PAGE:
Year Maximum Allowance ODP tonnes Reported Consumption ODP tonnes
1996 887 744
1997 887 772
1998 887 851
1999 887 800
2000 887 865
2001 887 872
2002 887 878
2003 887 798
2004 576 569
2005 576 556
2006 576 551
2007 576  
2008 576  
2009 576  
2010 222  
2015 88.7  

Table 2: Consumption by Cooling Sector
Year Maximum Allowance Cooling Sector ODP tonnes % of Total allowance Reported Consumption Cooling Sector ODP tonnes % of Total reported
1996 197 22.21 152 20.43
1997 197 22.21 142 18.39
1998 197 22.21 164 19.27
1999 197 22.21 119 14.88
2000 168 18.94 159 18.38
2001 168 18.94 167 19.15
2002 168 18.94 167 19.02
2003 168 18.94 152 19.05
2004 110 19.10 106 18.63
2005 103 17.88 103 18.53
2006 110 19.10 109 19.78

Table 3: Consumption by Other Uses Sector
Year Maximum Allowance for Other Uses Sector
ODP tonnes
% of
Total allowance
Reported Consumption
Other Uses Sector
ODP tonnes
% of Total reported
1996 690 77.79 592 79.57
1997 690 77.79 630 81.61
1998 690 77.79 686 80.61
1999 690 77.79 681 85.13
2000 719 81.06 706 81.62
2001 719 81.06 705 80.85
2002 719 81.06 711 80.98
2003 719 81.06 646 80.95
2004 466 80.90 463 81.37
2005 453 78.65 453 81.47
2006 466 80.90 442 80.22


Annex 3
Decision XIX/12: Preventing illegal trade in ozone-depleting substances

Acknowledging the need for action to prevent and to minimize illegal trade in controlled ozone-depleting substances and the importance of this issue in continuing discussions on the future of the Protocol,

Mindful of decision XVIII/18, which requested the Parties to provide written comments on the report entitled “ODS Tracking Feasibility Study on developing a system for monitoring the transboundary movement of controlled ozone-depleting substances between Parties” and requested the Ozone Secretariat to provide a compilation of such comments to the Nineteenth Meeting of the Parties in 2007,

Noting with appreciation the comments of the Parties on the medium- and longer-term options put forward in the tracking feasibility study,

Noting that there are other initiatives that could be used in the monitoring of the transboundary movements of controlled ozone-depleting substances between Parties,

Acknowledging that an important first step toward effective monitoring of transboundary movements of ozone-depleting substances between Parties would be better implementation and enforcement of existing mechanisms,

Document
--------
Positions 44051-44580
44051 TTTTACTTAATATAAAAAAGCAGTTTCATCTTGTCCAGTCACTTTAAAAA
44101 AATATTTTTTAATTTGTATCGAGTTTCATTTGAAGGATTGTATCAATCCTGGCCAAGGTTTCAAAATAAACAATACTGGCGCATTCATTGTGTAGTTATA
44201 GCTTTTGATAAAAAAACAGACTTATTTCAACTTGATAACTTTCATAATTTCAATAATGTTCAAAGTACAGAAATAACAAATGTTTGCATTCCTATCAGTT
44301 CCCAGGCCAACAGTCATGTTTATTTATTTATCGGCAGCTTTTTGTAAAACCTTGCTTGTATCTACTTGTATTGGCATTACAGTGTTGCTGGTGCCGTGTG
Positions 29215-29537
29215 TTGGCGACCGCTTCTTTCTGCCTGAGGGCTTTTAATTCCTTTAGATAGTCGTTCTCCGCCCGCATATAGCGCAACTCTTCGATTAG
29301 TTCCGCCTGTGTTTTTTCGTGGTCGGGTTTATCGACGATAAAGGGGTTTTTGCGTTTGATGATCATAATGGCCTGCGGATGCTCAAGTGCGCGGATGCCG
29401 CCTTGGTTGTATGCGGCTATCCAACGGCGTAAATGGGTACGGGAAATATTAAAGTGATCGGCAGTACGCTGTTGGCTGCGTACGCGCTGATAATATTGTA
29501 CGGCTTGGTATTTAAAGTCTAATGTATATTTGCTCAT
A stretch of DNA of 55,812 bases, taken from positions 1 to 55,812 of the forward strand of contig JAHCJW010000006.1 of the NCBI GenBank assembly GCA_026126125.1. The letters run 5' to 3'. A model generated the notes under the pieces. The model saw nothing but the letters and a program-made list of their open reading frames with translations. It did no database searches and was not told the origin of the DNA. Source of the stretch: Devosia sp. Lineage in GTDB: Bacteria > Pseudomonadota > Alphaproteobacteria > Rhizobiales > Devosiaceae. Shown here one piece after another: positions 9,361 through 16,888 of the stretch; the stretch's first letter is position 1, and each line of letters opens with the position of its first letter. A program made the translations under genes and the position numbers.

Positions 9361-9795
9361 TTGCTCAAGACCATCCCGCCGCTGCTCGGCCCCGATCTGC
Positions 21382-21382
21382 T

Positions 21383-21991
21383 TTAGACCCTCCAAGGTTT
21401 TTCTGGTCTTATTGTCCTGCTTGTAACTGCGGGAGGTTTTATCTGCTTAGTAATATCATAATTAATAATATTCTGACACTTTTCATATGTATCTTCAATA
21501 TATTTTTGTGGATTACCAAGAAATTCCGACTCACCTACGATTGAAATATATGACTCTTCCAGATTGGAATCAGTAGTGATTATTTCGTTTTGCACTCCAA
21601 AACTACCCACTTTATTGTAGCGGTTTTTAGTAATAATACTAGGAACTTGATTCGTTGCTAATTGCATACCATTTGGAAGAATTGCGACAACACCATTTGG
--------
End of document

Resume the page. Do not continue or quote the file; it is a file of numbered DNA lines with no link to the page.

Acknowledging the initiative to attempt to combat illegal trade through informal prior informed consent by countries in the South Asian and South East Asia and Pacific regions and implementation of Project Sky Hole Patching by the Regional Intelligence Liaison Office of the World Customs Organization,

Recognizing the benefits of transparency and information sharing on measures established by
Parties to combat illegal trade,

Noting that action relevant to trade in ozone-depleting substances may occur in other forums such as the World Customs Organization,

1. To remind all Parties of their obligation under Article 4B of the Protocol to establish an import and export licensing system for all controlled ozone-depleting substances;

2. To urge all Parties to fully and effectively implement and actively enforce their systems for licensing the import and export of controlled ozone-depleting substances as well as recommendations contained in existing decisions of the Parties, notably decisions IX/8, XIV/7, XVII/12, XVII/16 and XVIII/18;

3. That Parties wishing to improve implementation and enforcement of their licensing systems in order to combat illegal trade more effectively may wish to consider implementing domestically on a voluntary basis the following measures:

  1. Sharing information with other Parties, such as by participating in an informal prior informed consent procedure or similar system;
  2. Establishing quantitative restrictions, for example import and/or export quotas;
  3. Establishing permits for each shipment and obliging importers and exporters to report domestically on the use of such permits;
  4. Monitoring transit movements (trans-shipments) of ozone-depleting substances, including those passing through duty-free zones, for instance by identifying each shipment with a unique consignment reference number;
  5. Banning or controlling the use of non-refillable containers;
  6. Cross-checking trade information, including through private-public partnerships;
  7. Including any other relevant recommendations from the ozone-depleting substances tracking study;

4. To request the Ozone Secretariat to continue to collaborate with the World Customs
Organization in relation to possible actions by Parties on any new amendments to the Harmonized Commodity Description and Coding System with respect to ozone-depleting substances and to report to the Meeting of the Parties on actions taken at the World Customs Organization.